What is spinal metastases?
Metastases refer to the spread of cancer from its primary location in the body to another organ. Metastatic bone disease (MBD) is the name given to the cancer that begins in an organ like the lung, breast or prostrate, and then spreads to the bone. Spinal metastases is the cancer that spreads from another region to the spine.
Cancers metastasis to the spinal column typically damage the bones and other structures to begin with, and may also lead to the collapse of vertebral segments. Pressing of tumour or bone debris on the spinal cord or nerve roots that feed various organs in the body can cause neurological problems.
What are the causes of the disorder?
The spine (or skeleton) is, in fact, the third most common site for cancer cells to migrate and spread, following lung and liver. Metastatic spinal cancers are more common than tumours that originate in the spine.
According to Medscape, around 60 to 70 per cent patients with systemic cancer develop spinal metastases. Further, 94-98 per cent of these patients develop epidural and/or vertebral involvement. Spinal cancers of the intradural extramedullary and intramedullary regions is rare, and account for only 5-6 and 0.5-1 per cent of all spinal metastases respectively.
Primary sources for spinal metastases include lung, breast, GI tract, prostrate, lymphoma, melanoma, kidney and others including multiple myeloma.
What one needs to know about symptoms or signs?
A small percentage of patients with systemic cancer develop spinal metastases, of which only a very small percentage may be symptomatic. Symptoms include:
- Bone and/or back pain, followed by a radicular pain.
- Pain in the bone at night is characteristic of systemic cancer spread to spine. Nocturnal or early morning pain is due to the tumour and it gets better with activity during the day.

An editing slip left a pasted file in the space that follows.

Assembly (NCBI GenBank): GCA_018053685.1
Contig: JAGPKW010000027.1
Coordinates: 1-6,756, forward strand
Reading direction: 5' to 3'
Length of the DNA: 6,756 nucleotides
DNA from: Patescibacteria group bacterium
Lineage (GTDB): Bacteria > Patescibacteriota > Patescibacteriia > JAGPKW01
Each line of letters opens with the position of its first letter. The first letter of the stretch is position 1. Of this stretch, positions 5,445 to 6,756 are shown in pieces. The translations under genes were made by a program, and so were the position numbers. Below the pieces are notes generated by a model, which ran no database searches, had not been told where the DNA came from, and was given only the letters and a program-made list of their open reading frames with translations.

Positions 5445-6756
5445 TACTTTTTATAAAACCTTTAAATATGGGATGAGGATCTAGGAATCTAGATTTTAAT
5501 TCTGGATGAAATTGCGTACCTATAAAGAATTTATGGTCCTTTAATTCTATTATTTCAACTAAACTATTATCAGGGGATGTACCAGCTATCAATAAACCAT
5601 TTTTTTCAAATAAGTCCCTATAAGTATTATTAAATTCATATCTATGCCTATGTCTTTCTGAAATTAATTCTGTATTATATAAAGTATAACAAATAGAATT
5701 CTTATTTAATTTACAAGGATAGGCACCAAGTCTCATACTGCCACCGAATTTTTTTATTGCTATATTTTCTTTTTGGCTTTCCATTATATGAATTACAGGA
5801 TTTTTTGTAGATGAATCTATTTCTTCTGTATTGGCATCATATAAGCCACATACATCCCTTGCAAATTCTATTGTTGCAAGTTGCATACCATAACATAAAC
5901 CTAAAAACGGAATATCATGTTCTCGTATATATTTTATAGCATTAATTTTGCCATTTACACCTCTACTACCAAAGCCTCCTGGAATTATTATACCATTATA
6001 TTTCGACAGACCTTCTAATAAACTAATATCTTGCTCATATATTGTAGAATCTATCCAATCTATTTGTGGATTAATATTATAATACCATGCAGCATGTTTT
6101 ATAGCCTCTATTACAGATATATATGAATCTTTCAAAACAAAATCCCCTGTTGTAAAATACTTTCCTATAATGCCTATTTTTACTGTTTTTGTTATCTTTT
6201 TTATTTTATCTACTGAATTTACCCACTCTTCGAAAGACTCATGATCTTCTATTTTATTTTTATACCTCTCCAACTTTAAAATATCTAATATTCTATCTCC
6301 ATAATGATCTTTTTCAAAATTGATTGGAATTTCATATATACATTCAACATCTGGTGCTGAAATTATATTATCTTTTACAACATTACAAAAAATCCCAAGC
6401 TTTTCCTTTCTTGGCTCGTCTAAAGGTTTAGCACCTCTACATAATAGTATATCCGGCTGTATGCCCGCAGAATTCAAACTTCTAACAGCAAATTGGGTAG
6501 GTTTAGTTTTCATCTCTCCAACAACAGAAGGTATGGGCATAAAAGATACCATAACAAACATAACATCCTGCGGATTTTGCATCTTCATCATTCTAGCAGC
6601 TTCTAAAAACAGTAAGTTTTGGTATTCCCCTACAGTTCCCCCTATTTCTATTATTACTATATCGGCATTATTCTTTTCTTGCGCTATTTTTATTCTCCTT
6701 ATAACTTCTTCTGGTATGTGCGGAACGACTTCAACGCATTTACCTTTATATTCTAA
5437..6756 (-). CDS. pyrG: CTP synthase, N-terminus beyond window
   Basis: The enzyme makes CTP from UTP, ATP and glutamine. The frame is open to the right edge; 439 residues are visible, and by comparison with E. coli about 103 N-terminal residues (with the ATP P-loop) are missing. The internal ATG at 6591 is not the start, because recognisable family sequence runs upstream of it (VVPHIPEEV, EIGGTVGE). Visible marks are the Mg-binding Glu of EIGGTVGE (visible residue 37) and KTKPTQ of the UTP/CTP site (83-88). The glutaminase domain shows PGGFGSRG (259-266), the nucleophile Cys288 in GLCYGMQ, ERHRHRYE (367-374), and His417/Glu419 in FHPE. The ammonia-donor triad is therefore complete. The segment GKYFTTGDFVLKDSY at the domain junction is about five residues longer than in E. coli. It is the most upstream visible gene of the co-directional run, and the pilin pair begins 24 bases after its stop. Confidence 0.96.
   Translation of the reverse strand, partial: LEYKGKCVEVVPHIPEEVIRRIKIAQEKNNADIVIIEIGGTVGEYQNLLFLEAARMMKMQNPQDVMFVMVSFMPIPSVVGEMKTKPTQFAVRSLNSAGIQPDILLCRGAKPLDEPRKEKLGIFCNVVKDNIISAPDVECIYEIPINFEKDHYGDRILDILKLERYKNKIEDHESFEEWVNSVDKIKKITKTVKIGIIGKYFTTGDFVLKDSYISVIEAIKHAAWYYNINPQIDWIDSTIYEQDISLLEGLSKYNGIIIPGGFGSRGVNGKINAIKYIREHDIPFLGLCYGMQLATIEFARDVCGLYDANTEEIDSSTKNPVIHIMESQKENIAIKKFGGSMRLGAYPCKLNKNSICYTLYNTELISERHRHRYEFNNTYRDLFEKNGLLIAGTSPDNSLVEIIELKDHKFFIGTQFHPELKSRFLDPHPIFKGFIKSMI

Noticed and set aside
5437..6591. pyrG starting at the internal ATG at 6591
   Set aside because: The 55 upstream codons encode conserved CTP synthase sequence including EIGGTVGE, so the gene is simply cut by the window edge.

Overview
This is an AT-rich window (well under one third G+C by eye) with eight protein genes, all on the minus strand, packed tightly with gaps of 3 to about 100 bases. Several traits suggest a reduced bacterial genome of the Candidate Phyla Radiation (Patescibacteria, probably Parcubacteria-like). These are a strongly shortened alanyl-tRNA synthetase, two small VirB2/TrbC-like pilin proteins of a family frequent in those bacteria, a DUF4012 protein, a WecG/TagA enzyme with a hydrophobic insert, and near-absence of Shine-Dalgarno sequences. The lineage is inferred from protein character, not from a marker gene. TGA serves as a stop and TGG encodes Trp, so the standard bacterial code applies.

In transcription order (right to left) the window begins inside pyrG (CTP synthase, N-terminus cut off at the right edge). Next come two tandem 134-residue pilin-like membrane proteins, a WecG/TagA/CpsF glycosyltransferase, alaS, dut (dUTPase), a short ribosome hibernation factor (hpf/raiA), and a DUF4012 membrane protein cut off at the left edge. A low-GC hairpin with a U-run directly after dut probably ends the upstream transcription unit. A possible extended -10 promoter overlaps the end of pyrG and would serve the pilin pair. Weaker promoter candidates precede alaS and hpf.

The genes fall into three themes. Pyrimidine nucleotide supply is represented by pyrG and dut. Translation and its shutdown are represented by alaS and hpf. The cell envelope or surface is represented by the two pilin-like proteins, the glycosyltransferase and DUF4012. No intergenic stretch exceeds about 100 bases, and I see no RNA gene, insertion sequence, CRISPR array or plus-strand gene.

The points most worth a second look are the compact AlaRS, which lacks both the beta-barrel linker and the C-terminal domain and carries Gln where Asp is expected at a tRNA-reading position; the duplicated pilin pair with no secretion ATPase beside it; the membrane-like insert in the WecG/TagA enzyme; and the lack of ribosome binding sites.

- Loss of sensory and motor dysfunction.
- Loss of bowel and bladder control.
- Nerve cord compression.
What are the screening tests and investigations done to confirm or rule out the disorder?
Spinal metastases is confirmed through the following:
- Physical examination – Doctors conduct an evaluation to assess pain, neurologic function and general performance of motor functions. Presence of spinal cancer must be singled out from the coexistence or occurrence of another condition, like nerve root pain.
- Imaging tests – Imaging tests help detect spinal metastases accurately and differentiate it from other conditions that may involve the spine. Patients suspected of spinal metastases are made to undergo magnetic resonance imaging (MRI), bone scan, computerized tomography (CT) scan, myelogram, or positron emission topography (PET).
What treatment modalities are available for management of the disorder?
Three treatment modalities are presently available for spinal metastases. These include:
- Chemotherapy – Chemotherapy for spinal metastases may be of two types:
- (a) anti-tumour drugs (steroids, bisphosphonates) and
- (b) drugs that change or prevent the effect of tumour.
- Radiation therapy – Radiation is useful in treating cancers spread to the spine, though higher doses can put the patient at risk of developing pathologic radiation myelopathy and functional spinal cord transection. However, advances in this field in form of intraoperative radiation therapy (IORT), three-dimensional conformal radiation therapy (3D-CRT), and intensity-modulated radiation therapy (IMRT) allow for higher doses to be administered with reduced damage to surrounding tissues.
- Surgery – Surgery serves to improve a spinal metastatic tumour patient’s quality of life once radiation therapy has reached spinal cord tolerance. A patient may be considered as a candidate for surgery based on the progression of neurological symptoms, progression of tumour and spinal instability. The location of the bone, type of surgical reconstruction required, and extent of disease also affect the decision to operate on a metastatic spinal cancer.
Treatment of metastatic spinal tumour requires a multidisciplinary review. Though radiation therapy is the primary form of treatment, advances in chemotherapy and surgery have improved the prognosis of this form of cancer. Further, early diagnosis and treatment before the development of significant neurological and functional abnormalities helps improve prognosis.
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